| Contact, Prizewinners of the 2020 Gerry’s Jazz Challenge Announced. This was the first jazz CD Plus (with photos and video clips after each tune) produced in the world. The band initially consisted of Davis on trumpet, Mulligan on baritone saxophone, trombonist Mike Zwerin, alto saxophonist Lee Konitz, Junior Collins on French horn, tubist Bill Barber, pianist John Lewis, bassist Al McKibbon and drummer Max Roach. In 1982, Gerry was invited by Maestro Mehta to play solo soprano saxophone in Ravel’s Bolero with the New York Philharmonic in the closing concert of their season. At various times in the 1970s he performed with Charles Mingus. While novel at the time in sound and style, this ethos of contrapuntal group improvisation hearkened back to the formative days of jazz. When Mulligan was sixteen, he approached Johnny Warrington at local radio station WCAU about writing arrangements for the station's house band. In October of 1984, Mulligan opened his European tour at the Royal Festival Hall in London, where he performed Entente and Freedman’s The Sax Chronicles with the London Symphony Orchestra, led by Michel Sasson. Mulligan also arranged for and recorded with bands led by Georgie Auld and Chubby Jackson. Gerry Mulligan passed away in January 1996. Gerry performing at the Newport Jazz Festival, 1995. Gerry Mulligan would not, could not, be categorized, and he flourished through changing times, in many cultures, and with many musical voices ranging from the baritone saxophone that was his principal instrument, to the full orchestra.”, Billington also paid tribute to Franca Mulligan, Gerry’s wife, as “a valued friend with whom we have worked and will continue to work on many projects that have been inspired by Gerry’s life and work.”, Longtime friend of Gerry and Franca Mulligan, the Venerable Thamthog Rinpoche, abbot of monasteries in Tibet and master of the Sera Je Monastery in India and the Center of Tibetan Studies in Milan, came from Italy just for the ceremony and draped a ceremonial scarf or “Kata” on the saxophone. Gerry Mulligan Legacy, also sponsored by the Library of Congress via a grant from the Ira and Leonore Gershwin Fund, was released by N2K, Inc. in January 1997. In 1977, in honor of Gerry’s fiftieth birthday, the Canadian Broadcasting Company commissioned the eminent Canadian composer, Harry Freedman, to write a symphonic work. Other inductees included violinist Efrem Zimbalist, Sr., songwriter Linda Creed, and singer Patti LaBelle. He has been featured on musical soundtracks by such outstanding film composers as André Previn, Quincy Jones, Elmer Bernstein, and Johnny Mandel. He made the following statement on the music of Gerry Mulligan: “Music is important to our lives, and can have a positive or negative effect, depending on our motivation, and the action of our mind. Mulligan formed his first "Concert Jazz Band" in the spring of 1960. Dominating the back wall of the exhibition are handsome woodblock-print portraits of Gerry Mulligan in different shades, by Antonio Frasconi. Mulligan made an attempt at arranging with the Richard Rodgers song "Lover", but the arrangement was seized prior to its first reading by an overzealous nun who was taken aback by the title on the arrangement.. Ellington composed “Prima Bara Dubla” for Mulligan and his good friend, baritone saxophonist Harry Carney. Mulligan continued to lead small, medium-sized and large bands, all of which evolved from the pianoless quartet idea. It never hurts to have someone like him give you a shove when you’re young.”, Gerry outside of a TV studio in New York, 1957. Later in 1994, Mulligan focused his attention on activities designed to further jazz education. These three informal sessions took place in June, July, and August 1952 at the Hollywood Hills cottage of recording engineer Phil Turetsky. Also in 1993, as in every year, Mulligan made several tours of Europe and appearances at Carnegie Hall. This quartet structure remained the core of Mulligan's groups throughout the rest of the 1950s with sporadic personnel changes and expansions of the group with trumpeters Jon Eardley and Art Farmer, saxophonists Zoot Sims, Al Cohn and Lee Konitz, and vocalist Annie Ross. Gerry was also part of the internationally televised events of the Bicentennial closing ceremonies of Liberty Weekend in New York, as a guest soloist with the Manhattan Transfer group. In 1982, a CBS-TV profile, capturing Mulligan both on tour with the Concert Jazz Band and at his Connecticut home, was broadcast on CBS Sunday Morning with Charles Kuralt. “When you’re young and you have a vision, you have an incredible amount of guts,” Gerry explained, realizing that Warrington must have been amused by the high school kid’s display of determination. Mulligan enjoyed a close association with Maestro Zubin Mehta, who encouraged and inspired Gerry to write for the symphony orchestra. In April/May 1995, Mulligan toured in Europe with his Quartet. One of the most widely respected and admired jazz musicians of our time, Gerry Mulligan occupies a unique place in the American musical scene. Considered one of the seminal albums of modern jazz, Birth of the Cool was elected to the Grammy Hall of Fame in 1982.  Mulligan's first recording sessions in Los Angeles were produced by Bock for Pacific Jazz. She and Mulligan also had a personal relationship from 1966 through 1972. The Downbeat Jazz Hall of Fame Museum and Jazz Club, designed and constructed in collaboration with Universal Studios, was opened in February 1999 at Universal CityWalk in Orlando, Florida. These were eventually compiled on a Capitol Records long-playing record, titled Birth of the Cool. The Gerry Mulligan Permanent Collection at the Library of Congress, includes original scores, lead sheets, sketches, arrangements, photographs, sound recordings and more. - IMDb Mini Biography By: email@example.com Spouse (3) In September, Mr. Mulligan reassembled the Gerry Mulligan Tentet, “Re-Birth of the Cool,” for appearances in Brazil. Photo by Hank O’Neal. Gerry Mulligan was included on the Artists Committee for the 1995 Kennedy Center Honors for the Performing Arts, and in December he attended the ceremonies in Washington with his wife, Franca, including a reception at the White House, where they met Pres. In his opening remarks, James Billington said: “Gerry Mulligan, whose career spanned five decades, worked gracefully in many styles and with many artists, defying the categories that so often narrow our vision of a creative spirit. Gerry performing with the New York Philharmonic, Avery Fisher Hall, Lincoln Center, New York, December 1989. The band also recorded an album of songs sung by Mulligan's girlfriend Judy Holliday in 1961. American jazz baritone saxophonist, arranger and composer, West Philadelphia Catholic High School for Boys, Lee Konitz Plays with the Gerry Mulligan Quartet, Gene Norman Presents the Original Gerry Mulligan Tentet and Quartet, The Teddy Wilson Trio & Gerry Mulligan Quartet with Bob Brookmeyer at Newport, Gerry Mulligan and the Concert Jazz Band on Tour, Gerry Mulligan and the Concert Jazz Band at the Village Vanguard, Gerry Mulligan Presents a Concert in Jazz, The Gerry Mulligan Quartet with Bob Brookmeyer, We're All Together Again for the First Time, "Gerry Mulligan, a Baritone Saxophonist And 'Cool School' Jazz Pioneer, Dies at 68", "Growing Up -- Jeru: In the Words of Gerry Mulligan, and Oral Autobiography (The Gerry Mulligan Collection at the Library of Congress, Performing Arts Encyclopedia, The Library of Congress)", "Jazz Profiles: Robert Gordon – Jazz West Coast: The Los Angeles Jazz Scene of the 1950s – Chapter 4", "Here Are Hundreds More Artists Whose Tapes Were Destroyed in the UMG Fire", The Gerry Mulligan Collection, circa 1940-1994, A site with information on Mulligan and all the great Jazz baritone saxophonists, Craig Allan Hanley's repository of Mulligan liner notes, articles and information, Excerpts from Mulligan's oral autobiography, An extensive Mulligan discography and record of performances, https://en.wikipedia.org/w/index.php?title=Gerry_Mulligan&oldid=983238507, Wikipedia articles with BIBSYS identifiers, Wikipedia articles with MusicBrainz identifiers, Wikipedia articles with SELIBR identifiers, Wikipedia articles with SNAC-ID identifiers, Wikipedia articles with SUDOC identifiers, Wikipedia articles with Trove identifiers, Wikipedia articles with WORLDCATID identifiers, Creative Commons Attribution-ShareAlike License, 1981 Grammy Award (Best Jazz Instrumental Performance by a Big Band) for, 1984 inducted into the Big Band and Jazz Hall of Fame, 1989 received keys to the city of Trieste, Italy, 1990 Philadelphia Music Foundation Hall of Fame, 1992 Lionel Hampton School of Music Hall of Fame, 1992 Guest composer at the Mertens Contemporary American Composer's Festival, University of Bridgeport, Connecticut, 42 consecutive years (1953–1995) winning the, This page was last edited on 13 October 2020, at 02:24.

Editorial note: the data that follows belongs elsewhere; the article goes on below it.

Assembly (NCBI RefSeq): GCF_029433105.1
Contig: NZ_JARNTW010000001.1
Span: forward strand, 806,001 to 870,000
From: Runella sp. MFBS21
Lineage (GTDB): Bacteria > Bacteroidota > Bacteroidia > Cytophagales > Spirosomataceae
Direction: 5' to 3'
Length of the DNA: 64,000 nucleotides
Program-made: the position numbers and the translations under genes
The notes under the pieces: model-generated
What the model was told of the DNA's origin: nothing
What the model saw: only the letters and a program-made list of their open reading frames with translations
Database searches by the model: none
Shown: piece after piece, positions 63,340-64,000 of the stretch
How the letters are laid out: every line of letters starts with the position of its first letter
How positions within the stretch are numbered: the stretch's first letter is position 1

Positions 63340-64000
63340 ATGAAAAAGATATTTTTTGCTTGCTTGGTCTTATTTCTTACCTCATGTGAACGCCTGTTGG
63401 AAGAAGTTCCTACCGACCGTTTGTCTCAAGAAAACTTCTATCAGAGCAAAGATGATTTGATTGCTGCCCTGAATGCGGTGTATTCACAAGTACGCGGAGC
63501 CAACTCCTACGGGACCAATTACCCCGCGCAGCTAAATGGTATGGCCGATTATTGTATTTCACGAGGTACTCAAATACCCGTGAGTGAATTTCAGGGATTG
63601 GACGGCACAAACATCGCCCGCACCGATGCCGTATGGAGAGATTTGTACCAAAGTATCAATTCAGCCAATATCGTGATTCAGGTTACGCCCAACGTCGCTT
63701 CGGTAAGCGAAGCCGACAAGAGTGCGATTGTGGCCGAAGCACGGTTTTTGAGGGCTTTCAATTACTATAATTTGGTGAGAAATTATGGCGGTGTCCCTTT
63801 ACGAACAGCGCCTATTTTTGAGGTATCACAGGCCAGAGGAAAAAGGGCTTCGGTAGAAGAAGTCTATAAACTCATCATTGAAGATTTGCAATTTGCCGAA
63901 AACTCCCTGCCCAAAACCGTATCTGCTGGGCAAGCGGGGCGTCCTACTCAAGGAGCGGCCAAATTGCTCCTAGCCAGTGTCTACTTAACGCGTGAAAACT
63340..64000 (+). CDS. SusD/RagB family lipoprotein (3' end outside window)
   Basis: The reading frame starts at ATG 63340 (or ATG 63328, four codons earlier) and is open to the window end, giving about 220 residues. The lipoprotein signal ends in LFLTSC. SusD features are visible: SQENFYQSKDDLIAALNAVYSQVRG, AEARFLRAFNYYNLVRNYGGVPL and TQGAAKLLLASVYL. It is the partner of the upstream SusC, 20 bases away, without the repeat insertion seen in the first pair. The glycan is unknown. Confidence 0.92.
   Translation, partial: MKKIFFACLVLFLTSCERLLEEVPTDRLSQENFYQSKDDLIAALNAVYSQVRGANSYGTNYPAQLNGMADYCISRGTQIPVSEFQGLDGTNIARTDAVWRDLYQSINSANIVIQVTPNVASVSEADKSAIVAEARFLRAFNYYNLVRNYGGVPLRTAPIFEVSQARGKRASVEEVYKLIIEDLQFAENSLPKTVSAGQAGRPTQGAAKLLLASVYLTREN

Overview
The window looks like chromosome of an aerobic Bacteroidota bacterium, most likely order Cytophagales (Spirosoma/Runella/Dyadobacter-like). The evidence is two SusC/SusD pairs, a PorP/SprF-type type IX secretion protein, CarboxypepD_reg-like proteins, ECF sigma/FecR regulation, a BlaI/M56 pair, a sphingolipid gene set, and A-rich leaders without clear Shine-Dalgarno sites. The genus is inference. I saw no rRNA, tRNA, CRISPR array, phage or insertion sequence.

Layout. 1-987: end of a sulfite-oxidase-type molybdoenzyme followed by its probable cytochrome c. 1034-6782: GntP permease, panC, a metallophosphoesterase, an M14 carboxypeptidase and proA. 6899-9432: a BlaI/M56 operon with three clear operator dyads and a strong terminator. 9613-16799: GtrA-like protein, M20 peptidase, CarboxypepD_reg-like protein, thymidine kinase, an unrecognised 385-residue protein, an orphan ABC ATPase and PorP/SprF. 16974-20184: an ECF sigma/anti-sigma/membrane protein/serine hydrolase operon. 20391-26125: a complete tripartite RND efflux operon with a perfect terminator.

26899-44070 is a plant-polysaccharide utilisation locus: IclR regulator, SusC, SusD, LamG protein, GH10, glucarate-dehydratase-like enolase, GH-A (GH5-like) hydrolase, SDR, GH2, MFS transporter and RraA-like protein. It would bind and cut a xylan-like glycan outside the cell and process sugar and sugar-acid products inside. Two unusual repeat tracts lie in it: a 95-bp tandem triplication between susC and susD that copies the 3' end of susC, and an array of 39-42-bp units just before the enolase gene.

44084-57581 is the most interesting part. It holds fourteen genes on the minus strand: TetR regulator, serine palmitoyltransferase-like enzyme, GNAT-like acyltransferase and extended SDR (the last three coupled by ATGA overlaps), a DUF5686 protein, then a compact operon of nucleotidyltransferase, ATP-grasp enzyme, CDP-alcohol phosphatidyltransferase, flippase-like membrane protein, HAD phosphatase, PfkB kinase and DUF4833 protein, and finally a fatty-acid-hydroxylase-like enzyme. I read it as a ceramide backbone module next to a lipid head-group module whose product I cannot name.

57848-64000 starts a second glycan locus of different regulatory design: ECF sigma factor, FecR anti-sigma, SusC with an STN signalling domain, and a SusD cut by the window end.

Mulligan died in Darien, Connecticut, on January 20, 1996, at the age of 68, following complications from knee surgery. But in later years their relationship became strained as Mulligan, with considerable effort, would manage to kick his habit, while Baker's addiction bedevilled him professionally and personally almost constantly until his death in 1988..
A Memorial Service “A Celebration of the Life of Gerry Mulligan” was held on February 12th, at St. Peter’s Church in New York. However, Davis died in September and Mulligan continued the recording project and tour with Wallace Roney and Art Farmer subbing for Davis. When the school moved into a new building and established music courses, Mulligan decided to play clarinet in the school's nascent orchestra. Mulligan had small roles in the films I Want to Live! Mulligan also performed numerous times on television programmes during his career. This fortuitous collaboration came to an abrupt end with Mulligan's arrest on narcotics charges in mid-1953 leading to six months at Sheriff's Honor Farm. Zubin Mehta conducting. Although Mulligan usually referred to her as his second wife. This was made possible by the Library of Congress via a grant from the Ira and Leonore Gershwin Fund. When Gerry Mulligan was 14, his family moved to Detroit and then to Reading, Pennsylvania. Unequivocally, in December of 1989, the highlight of Mulligan’s work with symphonic orchestra occurred when the Gerry Mulligan Quartet appeared with the New York Philharmonic, led by Maestro Mehta, in a highly successful six-concert series at Lincoln Center. Mulligan also began playing saxophone professionally in dance bands in Philadelphia, an hour and a half or so away. Mulligan wrote and arranged three of the tunes recorded ("Rocker", "Venus de Milo", and "Jeru", the last named after himself), and arranged a further three ("Deception", "Godchild", and "Darn That Dream").